For me, the line was crossed when I saw a cover of Time magazine showing a mother standing breast-feeding her four-year-old child who was standing on a chair to reach his mother’s nipple.

Yes, the “line”.  Let’s ignore the sensationalism of the actual cover – the awkward pose, the unnaturalness of the way they were photographed – in order to suggest that that unnatural image should sway one’s intellect.  I’m glad to see you’re able to think so clearly and rationally and not let yourself be swayed by propaganda and journalism focused on selling stories instead of sharing the truth.  Great qualities for a doctor who’s supposed to be knowledgeable and read between the lines.

This mother belongs to the school of extreme parenting where mums breast-feed into late childhood, let their child sleep with them and, as babies, carry them everywhere in a sling.

So according to you, the vast majority of mothers in history and many mothers in other cultures are “extreme”?  Okay, let’s look at the various definitions of “extreme” as an adjective in the dictionary:

  1. of a character or kind farthest removed from the ordinary or average: extreme measures.
  2. utmost or exceedingly great in degree: extreme joy.
  3. farthest from the center or middle; outermost; endmost: the extreme limits of a town.
  4. farthest, utmost, or very far in any direction: an object at the extreme point of vision.
  5. exceeding the bounds of moderation: extreme fashions.

In our society, the first definition does fit.  However, in a global and historical context, it would be flipped.  Our current practices would be deemed “extreme” relative to what has been done and is done around the world.  The third and fourth definitions don’t really fit because there’s no spatial allowances when discussing parenting.  The fifth might fit, but I would argue, who wants to parent in moderation?  Aren’t we supposed to jump in with all we’ve got to ensure our children thrive?  But personally I like the second definition so I’m going to assume you’re using that.  Yes, us parents who breastfeed as long as our children want, who sleep with them, and carry them as babies are “exceedingly great”.  So thank you.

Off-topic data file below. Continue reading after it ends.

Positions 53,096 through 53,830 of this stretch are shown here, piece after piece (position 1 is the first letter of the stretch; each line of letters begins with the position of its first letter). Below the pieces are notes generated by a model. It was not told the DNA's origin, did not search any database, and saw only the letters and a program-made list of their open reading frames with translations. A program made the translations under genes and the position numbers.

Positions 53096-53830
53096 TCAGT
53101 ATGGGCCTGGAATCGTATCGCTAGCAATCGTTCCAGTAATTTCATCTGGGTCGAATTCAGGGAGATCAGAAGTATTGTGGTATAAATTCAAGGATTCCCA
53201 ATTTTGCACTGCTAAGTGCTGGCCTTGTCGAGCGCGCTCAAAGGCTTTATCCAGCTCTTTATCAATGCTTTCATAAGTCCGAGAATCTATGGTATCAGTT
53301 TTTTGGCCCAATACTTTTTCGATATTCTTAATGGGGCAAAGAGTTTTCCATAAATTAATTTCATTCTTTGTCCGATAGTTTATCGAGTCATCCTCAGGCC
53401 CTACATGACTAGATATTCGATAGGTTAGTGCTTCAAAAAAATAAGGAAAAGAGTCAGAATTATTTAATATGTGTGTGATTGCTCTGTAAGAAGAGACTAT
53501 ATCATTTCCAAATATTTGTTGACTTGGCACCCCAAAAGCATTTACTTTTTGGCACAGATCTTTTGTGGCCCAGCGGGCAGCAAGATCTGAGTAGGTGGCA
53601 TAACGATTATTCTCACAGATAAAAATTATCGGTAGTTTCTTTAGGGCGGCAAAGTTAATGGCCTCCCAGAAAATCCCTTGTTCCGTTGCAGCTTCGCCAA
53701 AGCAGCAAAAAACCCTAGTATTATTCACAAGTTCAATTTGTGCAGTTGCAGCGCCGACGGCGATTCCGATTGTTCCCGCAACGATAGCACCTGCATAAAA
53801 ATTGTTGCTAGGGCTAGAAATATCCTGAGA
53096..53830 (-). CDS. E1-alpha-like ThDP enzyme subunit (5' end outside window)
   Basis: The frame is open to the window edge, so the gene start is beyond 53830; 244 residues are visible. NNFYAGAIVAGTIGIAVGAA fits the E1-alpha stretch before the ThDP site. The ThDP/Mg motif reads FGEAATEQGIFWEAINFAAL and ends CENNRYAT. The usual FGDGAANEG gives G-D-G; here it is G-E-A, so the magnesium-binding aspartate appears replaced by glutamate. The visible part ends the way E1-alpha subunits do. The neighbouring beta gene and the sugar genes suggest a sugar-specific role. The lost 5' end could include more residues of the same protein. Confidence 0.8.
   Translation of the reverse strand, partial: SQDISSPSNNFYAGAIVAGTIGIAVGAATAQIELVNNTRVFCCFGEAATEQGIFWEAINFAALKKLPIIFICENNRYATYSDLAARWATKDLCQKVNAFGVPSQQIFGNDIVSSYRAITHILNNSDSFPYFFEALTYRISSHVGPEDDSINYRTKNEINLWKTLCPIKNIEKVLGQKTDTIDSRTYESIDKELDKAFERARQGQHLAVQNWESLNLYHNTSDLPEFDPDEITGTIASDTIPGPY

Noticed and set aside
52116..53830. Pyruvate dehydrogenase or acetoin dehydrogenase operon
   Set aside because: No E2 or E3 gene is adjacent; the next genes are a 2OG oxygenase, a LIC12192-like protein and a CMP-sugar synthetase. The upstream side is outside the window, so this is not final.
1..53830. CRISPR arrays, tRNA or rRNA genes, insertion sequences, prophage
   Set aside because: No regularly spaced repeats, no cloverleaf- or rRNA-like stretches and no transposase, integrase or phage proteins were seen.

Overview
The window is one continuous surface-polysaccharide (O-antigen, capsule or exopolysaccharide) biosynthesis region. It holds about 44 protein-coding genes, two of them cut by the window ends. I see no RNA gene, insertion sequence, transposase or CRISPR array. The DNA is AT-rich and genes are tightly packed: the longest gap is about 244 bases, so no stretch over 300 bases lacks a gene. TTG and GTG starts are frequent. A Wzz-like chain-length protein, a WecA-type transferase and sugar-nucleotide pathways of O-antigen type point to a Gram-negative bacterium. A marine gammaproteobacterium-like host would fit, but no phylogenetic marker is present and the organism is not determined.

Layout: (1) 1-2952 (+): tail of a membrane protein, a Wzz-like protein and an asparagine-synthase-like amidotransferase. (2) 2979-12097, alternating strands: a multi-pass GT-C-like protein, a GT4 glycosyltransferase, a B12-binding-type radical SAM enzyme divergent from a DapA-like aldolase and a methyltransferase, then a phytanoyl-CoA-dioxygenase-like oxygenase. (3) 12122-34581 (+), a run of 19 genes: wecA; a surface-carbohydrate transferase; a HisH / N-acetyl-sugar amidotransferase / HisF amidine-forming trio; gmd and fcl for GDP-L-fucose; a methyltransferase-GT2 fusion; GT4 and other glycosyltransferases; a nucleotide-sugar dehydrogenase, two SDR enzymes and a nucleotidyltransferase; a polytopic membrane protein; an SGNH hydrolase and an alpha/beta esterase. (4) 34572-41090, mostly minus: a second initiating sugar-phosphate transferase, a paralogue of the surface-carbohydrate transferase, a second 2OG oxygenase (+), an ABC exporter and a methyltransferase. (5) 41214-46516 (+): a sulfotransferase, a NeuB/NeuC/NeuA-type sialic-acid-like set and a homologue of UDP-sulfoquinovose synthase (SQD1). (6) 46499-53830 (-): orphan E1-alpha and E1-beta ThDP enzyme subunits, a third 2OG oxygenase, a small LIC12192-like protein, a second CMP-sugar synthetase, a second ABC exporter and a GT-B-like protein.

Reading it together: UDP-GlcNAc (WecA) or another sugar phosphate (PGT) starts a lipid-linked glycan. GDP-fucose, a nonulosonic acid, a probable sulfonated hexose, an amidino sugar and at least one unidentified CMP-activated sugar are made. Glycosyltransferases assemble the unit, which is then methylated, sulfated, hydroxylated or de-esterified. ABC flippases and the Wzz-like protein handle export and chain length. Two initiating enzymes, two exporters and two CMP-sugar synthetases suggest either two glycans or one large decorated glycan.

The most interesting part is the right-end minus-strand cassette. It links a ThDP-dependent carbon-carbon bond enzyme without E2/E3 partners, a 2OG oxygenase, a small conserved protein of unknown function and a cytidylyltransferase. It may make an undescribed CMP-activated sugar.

The mother on the Time cover believes in letting her child decide when breast-feeding should stop.

Yep, she believes that her child will intuitively know when he’s had enough.  Like all mammals and primates that we’re related to.  Because, after all, pregnancy is the natural weaning stage for many animals (typically after a biological age that mirrors a much longer period in human infancy), but forced weaning at the same stage as we do for infants?  Sorry – you just don’t find that.

I’ve never heard anything so irresponsible.

Really?!  Because I’ve heard of parents letting kids do hard drugs in their house or even sharing with them.  Of leaving young children in the bath alone, unsupervised as their children drowned.  Of dropping their babies into scalding hot water then leaving the house while the child died.  But I don’t know what I was thinking because of course letting your children self-wean is way more irresponsible than any of those actions.

No young child should be asked to shoulder the burden of such a decision.

Last I checked, letting a child self-wean wasn’t asking them to shoulder any burden.  In fact, it’s allowing them to learn about their bodies and share what they’ve learned.  They get a chance to know when they’ve had enough milk – whether it be for comfort or nutrition – and make a decision.  Isn’t that empowering?  In fact, I think it’s one of the first independent steps we can allow a child to make.  Otherwise it’s us telling them what they need, providing them no chance to learn on their own.

If you subscribe to that, which other decisions would you let your child make? To go to nursery or not? To get up in the morning or stay in bed? It’s clearly wrong.

I’m not sure what to say here.  One, your analogies are false alone in that they don’t even equate to breastfeeding.  Breastfeeding is something the child can have control over so long as mom is okay with it (and of course a mom who is not enjoying the experience or suffering from it should look to alternatives and weaning, no one is suggesting otherwise).  Going to the nursery or getting up in the morning are things that simply have to happen for the family to function oftentimes.  But breastfeeding?  Nope.  That is something that is a choice for a particular dyad to make and the decision on who to let make the choice as to when to stop is something that every dyad must decide.  By the way, I wonder what you think about kids who self-wean early?  Like at a year?  Is that okay or should the mother have stopped them earlier?

This doesn’t bother advocates of extreme parenting.

No it doesn’t, thank you for recognizing that in our “exceedingly great” parenting, we are quite happy with our choices.

They know that it would be an unusual child who would reject the breast their mother is offering them.

Well, yes and no.  We know that many children will wean earlier than the average just as some will wean later.  Some of us want to wean earlier but understand that the breast offers our children some control over their food intake, their ability to soothe, and provides them with a sense of comfort other things don’t.  So we follow their lead and watch them learn how to make these decisions themselves.